NWFP’s security is Pakistan’s security
The Chief of the Army Staff, General Ashfaq Kayani, inaugurating a rehabilitation centre for captive children trained as suicide-bombers by the Taliban, has said that the army has broken the back of the Taliban rebellion; but that the army will not leave the affected areas until the last vestige of the militants is removed. A news report parallel to his statement says there is a 62 percent decrease in terrorist attacks in the country after the success of the military operation in Malakand and FATA.
It is clear that the security of the entire country now depends on the state of war against terrorism in the above region. But more significantly, it is the security of the NWFP that has improved, meaning that one entire province of the country is in the process of regaining its governance. One can also note here the security linkage of the NWFP with the tribal areas — Malakand and FATA. Only Malakand is one-fourth of the area of the province with 3 million people inhabiting it.
What has been achieved is a significant pacification of a terrain that was held hostage by the Taliban and their mercenary warlords. The remnants of terror are still there and will have to be gotten rid of completely; but the interim period too provides a lot of satisfaction to those who want the NWFP to get its fair share from the central divisible pool and implement its development projects without being assailed by the Taliban. The truth that peace in the NWFP depends on peace in the tribal areas has now dawned on everyone; it is also clear that peace in the NWFP means peace in the rest of Pakistan.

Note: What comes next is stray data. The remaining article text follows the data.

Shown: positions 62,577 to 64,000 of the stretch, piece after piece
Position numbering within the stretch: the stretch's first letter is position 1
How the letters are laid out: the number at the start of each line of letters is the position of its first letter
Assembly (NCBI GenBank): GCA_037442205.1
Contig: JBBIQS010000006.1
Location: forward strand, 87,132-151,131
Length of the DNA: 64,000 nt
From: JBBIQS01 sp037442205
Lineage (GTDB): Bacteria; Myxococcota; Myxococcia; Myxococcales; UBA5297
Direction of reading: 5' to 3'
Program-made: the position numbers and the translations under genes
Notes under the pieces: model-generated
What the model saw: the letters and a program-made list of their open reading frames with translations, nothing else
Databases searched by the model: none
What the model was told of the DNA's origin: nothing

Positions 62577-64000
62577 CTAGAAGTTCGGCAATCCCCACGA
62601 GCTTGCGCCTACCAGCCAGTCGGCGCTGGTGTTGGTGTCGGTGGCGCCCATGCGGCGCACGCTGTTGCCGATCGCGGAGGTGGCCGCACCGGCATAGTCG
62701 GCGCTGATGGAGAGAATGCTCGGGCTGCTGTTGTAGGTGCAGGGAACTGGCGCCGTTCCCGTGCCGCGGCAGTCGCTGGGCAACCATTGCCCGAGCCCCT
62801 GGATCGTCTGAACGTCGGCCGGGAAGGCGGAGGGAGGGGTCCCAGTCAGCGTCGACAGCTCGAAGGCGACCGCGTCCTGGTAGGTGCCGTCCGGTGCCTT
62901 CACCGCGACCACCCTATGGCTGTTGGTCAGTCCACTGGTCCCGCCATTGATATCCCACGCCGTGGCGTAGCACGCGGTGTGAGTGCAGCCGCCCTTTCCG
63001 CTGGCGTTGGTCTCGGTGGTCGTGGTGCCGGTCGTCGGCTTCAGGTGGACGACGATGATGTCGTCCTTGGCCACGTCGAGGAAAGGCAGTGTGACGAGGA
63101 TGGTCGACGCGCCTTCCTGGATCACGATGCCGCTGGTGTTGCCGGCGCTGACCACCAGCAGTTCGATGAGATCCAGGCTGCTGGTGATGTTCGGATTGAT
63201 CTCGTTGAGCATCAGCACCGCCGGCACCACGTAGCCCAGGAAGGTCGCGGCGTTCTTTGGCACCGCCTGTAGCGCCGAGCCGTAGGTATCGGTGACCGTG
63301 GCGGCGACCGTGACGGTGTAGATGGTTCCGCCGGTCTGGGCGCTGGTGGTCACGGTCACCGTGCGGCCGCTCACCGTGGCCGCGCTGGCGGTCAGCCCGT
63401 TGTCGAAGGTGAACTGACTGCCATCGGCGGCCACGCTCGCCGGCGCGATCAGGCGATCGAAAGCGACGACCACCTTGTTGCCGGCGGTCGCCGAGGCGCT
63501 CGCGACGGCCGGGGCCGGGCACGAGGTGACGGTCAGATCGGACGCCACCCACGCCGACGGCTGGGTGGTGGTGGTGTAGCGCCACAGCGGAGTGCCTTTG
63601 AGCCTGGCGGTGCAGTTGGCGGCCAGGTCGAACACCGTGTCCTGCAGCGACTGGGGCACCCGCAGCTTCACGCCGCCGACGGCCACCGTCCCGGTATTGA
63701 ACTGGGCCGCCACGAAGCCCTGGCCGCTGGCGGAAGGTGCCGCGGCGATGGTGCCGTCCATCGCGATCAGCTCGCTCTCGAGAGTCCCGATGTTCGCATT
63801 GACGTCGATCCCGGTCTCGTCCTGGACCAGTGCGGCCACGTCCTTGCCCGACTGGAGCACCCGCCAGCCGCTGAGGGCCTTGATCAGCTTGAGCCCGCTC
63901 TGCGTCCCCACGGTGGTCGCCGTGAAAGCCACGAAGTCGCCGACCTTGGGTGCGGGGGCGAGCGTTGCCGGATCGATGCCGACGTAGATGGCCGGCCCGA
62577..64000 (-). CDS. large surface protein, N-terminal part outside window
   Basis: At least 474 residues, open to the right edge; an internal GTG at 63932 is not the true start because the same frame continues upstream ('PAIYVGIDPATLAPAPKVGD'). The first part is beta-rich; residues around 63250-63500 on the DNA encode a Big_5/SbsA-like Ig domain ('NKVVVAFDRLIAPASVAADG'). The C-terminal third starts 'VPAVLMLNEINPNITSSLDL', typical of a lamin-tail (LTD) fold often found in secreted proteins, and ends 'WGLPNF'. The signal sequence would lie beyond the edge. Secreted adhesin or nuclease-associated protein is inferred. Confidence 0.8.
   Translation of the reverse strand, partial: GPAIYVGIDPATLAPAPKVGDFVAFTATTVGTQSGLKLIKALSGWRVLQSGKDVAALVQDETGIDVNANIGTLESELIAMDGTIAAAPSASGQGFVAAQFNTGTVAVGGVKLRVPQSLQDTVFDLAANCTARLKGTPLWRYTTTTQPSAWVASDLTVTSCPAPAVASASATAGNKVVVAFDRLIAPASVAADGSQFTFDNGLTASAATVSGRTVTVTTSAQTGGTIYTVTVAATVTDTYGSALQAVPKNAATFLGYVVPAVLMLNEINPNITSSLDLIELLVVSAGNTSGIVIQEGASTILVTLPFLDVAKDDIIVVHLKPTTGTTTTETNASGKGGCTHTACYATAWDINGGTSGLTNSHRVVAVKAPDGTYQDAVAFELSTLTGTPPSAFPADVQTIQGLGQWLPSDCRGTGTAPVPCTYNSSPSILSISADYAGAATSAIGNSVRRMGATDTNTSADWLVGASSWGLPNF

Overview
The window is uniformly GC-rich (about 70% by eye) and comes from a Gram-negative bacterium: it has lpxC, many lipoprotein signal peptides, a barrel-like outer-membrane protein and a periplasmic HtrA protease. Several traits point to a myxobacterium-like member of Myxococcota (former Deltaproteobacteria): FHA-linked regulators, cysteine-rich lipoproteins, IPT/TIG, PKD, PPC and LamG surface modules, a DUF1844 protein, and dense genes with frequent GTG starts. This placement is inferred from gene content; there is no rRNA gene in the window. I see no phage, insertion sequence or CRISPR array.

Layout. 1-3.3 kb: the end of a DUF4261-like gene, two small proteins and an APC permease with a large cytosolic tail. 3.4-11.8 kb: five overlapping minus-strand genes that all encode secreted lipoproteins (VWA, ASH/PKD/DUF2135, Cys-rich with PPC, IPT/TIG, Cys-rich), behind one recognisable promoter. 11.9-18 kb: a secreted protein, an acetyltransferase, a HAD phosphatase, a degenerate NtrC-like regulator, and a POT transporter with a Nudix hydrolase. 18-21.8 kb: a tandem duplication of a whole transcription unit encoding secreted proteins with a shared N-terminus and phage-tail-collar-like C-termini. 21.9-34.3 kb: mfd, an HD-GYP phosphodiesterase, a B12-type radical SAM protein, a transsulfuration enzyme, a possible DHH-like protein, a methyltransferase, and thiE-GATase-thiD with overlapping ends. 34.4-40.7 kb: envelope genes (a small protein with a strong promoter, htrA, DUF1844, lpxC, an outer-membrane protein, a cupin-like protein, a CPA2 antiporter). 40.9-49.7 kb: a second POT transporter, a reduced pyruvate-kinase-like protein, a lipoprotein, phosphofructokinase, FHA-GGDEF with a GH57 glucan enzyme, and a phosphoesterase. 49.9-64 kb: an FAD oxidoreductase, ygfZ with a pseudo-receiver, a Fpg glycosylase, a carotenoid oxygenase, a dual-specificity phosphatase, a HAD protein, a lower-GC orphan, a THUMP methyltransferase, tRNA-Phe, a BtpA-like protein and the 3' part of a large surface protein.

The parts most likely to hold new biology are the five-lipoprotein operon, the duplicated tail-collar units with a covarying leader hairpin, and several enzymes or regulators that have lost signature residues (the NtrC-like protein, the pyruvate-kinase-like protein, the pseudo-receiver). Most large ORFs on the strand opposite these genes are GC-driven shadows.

The army operation has killed hundreds of terrorists. The Taliban are divided and their decision-making process is affected by a simmering ongoing contest for leadership. The effect on the NWFP has been very pronounced; but it is also recognised now that without sorting out the Khyber Agency of FATA, Peshawar can hardly be at rest. The army is getting to grips with the problem of Lashkar-e-Islam in Khyber run by a local warlord that easily trespasses into parts of Peshawar and kills people there. Khyber is also penetrated by the Taliban because of their strategy of attacking the NATO supply route.
All this has been achieved because of clarity of thinking in Pakistan, the government and the people both. The old policy of abstaining from designating the enemy clearly and interpreting the activity of the warlords correctly led to the consolidation of the illegal writ of the warlords. No one can measure the extent of damage done to the public mind in this period. The child suicide-bomber who says he will not hesitate to kill his parents is just one manifestation of it. There is a general lack of trust in the ability of the state to assert itself, which means that the public mind is free to opt for the worldview of those who control their lives with guns.
The army has its priorities right, but does the rest of the nation? One has to admit that the war against terror is not the uppermost thought among the politicians and some professional sections of civil society. While there is no opposition as such to the military operations, there seems to be a consensus that putting General Pervez Musharraf (retd) on trial for treason is more urgent. There is a tendency in favour of what is called “dittoism”, i.e., everyone thinking the same thought without a healthy tendency to break the uniformity of thought.
The politicians are busy in their infighting, barely hiding their instinct of revenging themselves upon each other. People with no expertise in economics are railing against shortages caused by the demand-push of Ramazan and want the government’s head as trophy, forcing Prime Minister Gilani to say he is not going anywhere. Few realise in this environment that if the war against terror doesn’t go well, all these priorities will be overthrown and the warlords will make their comeback, this time not on the peripheries, but right in the centre called Islamabad where they can still attack a federal minister at will. (Daily Times)